March 25, 2012
Templin on Chinese Reverse Mergers
Chinese Reverse Mergers, Accounting Regimes, and the Rule of Law in China, by Benjamin A. Templin, Thomas Jefferson School of Law, was recently posted on SSRN. Here is the abstract:
In 2010, federal regulators and politicians became increasingly concerned over the accounting practices of Chinese companies that trade on U.S. stock exchanges. In particular, the Securities and Exchange Commission (“SEC”) targeted companies that went public through a process called the reverse merger. The instances of fraud became so widespread, regulators and commentators coined the term Chinese Reverse Merger (“CRM”) in order to describe a sector where investors assume the risk of accounting irregularities. Although CRMs must comply with international accounting standards, a weak rule of law in China has resulted in poor implementation and enforcement of its accounting regime. U.S. regulators are hindered in policing accountants since the auditing occurs in China, where they have no jurisdiction. This article explores two related questions: (1) the degree to which China’s weak rule of law as to its accounting regime can be explained by its political economy, and (2) whether U.S. regulatory actions and market responses might help drive change in the quality and enforcement of accounting laws in China?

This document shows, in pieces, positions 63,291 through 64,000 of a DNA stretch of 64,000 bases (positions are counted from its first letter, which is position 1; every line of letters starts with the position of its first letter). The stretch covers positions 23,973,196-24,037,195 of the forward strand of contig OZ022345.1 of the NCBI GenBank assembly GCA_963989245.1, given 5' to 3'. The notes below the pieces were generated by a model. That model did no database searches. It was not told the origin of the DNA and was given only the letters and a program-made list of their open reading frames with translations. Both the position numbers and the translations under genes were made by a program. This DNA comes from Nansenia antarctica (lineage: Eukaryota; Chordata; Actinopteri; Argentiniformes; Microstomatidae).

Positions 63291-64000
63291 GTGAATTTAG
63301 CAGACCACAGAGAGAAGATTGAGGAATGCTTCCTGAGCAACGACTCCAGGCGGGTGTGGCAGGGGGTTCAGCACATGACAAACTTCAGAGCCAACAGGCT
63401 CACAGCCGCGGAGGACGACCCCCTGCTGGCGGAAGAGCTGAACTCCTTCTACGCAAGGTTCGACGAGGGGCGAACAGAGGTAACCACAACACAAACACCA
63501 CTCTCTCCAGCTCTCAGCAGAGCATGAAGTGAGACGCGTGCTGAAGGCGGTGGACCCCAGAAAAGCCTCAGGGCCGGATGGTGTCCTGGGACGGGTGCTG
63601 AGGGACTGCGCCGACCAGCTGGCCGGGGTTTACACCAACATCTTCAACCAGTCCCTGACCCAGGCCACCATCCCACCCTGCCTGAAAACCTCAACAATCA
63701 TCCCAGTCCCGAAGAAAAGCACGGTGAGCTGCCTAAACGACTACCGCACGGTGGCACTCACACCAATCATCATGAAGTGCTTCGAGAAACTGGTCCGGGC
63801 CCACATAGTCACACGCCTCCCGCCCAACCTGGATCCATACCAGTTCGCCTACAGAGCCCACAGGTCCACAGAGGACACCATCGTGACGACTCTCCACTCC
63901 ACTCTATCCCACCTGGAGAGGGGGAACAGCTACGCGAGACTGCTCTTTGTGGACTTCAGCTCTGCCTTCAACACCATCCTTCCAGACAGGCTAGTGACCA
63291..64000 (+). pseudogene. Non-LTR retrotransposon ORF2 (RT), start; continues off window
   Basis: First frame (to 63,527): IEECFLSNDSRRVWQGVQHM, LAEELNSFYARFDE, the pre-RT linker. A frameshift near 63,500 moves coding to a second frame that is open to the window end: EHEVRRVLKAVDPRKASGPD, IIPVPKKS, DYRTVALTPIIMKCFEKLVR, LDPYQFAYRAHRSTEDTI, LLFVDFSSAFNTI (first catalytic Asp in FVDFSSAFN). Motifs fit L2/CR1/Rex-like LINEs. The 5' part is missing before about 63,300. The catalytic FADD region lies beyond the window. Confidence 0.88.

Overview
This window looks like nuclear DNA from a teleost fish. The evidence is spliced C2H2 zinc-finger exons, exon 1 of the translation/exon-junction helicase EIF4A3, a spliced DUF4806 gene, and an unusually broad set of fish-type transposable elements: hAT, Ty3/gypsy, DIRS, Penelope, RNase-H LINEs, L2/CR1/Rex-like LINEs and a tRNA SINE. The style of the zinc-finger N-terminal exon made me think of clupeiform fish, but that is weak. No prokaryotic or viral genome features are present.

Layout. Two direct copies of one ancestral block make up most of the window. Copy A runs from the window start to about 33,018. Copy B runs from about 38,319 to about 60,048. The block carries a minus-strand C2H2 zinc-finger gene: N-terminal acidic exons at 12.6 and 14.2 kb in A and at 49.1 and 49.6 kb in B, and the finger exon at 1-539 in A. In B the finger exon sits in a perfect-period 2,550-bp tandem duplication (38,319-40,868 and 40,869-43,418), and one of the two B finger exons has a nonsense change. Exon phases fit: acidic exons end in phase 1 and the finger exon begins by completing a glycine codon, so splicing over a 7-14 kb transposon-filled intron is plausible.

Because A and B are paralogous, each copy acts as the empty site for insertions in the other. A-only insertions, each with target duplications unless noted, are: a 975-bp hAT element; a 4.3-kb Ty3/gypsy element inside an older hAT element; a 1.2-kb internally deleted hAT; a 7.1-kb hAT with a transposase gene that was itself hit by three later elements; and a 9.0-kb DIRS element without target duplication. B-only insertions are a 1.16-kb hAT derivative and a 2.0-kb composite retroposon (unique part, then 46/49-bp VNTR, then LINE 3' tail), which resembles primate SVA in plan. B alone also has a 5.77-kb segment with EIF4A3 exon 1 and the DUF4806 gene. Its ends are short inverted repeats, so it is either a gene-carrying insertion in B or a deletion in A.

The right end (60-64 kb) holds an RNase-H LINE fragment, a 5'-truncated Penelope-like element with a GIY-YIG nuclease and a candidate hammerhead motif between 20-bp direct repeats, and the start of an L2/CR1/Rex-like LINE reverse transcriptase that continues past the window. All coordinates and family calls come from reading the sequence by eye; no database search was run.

Given the evidence from the CRM scandal, it is clear that China's institutionalized corruption and weak rule of law can be traced to the development of its political economy. Five factors that contributed to the CRM accounting fraud scandal include: (1) Chinese insularity, (2) poor implementation of accounting standards by Chinese regulators, (3) shortages in skilled accountants/auditors and a lack of quality in the accounting profession, (4) lack of enforcement of accounting standards because of a weak regulator and a weak judiciary, and (5) lack of jurisdiction by U.S. enforcement officials.
Given the rapid pace of economic growth in China, there may be little incentive in the near term for China to strengthen the rule of law as to its accounting regime. Although some economists contend that a developing country may experience growth in the absence of a strong rule of law, such growth is not likely to be sustainable. The market, naturally, acts as an informal adjudicator. When investors drive down the price of CRMs by selling the stock, they send a message that China authorities have to more strictly enforce accounting standards inorder to avoid a risk premium. Additionally, U.S. lawmakers and regulators should consider passing even stricter laws and regulations than already taken in order to better regulate countries that have a systemic problem in financial reporting. Stricter requirements will advance the goal of U.S. securities laws to protect investors and would also create incentives for Chinese regulators to start enforcing their own laws in order to provide easier access for Chinese firms to U.S. capital markets.
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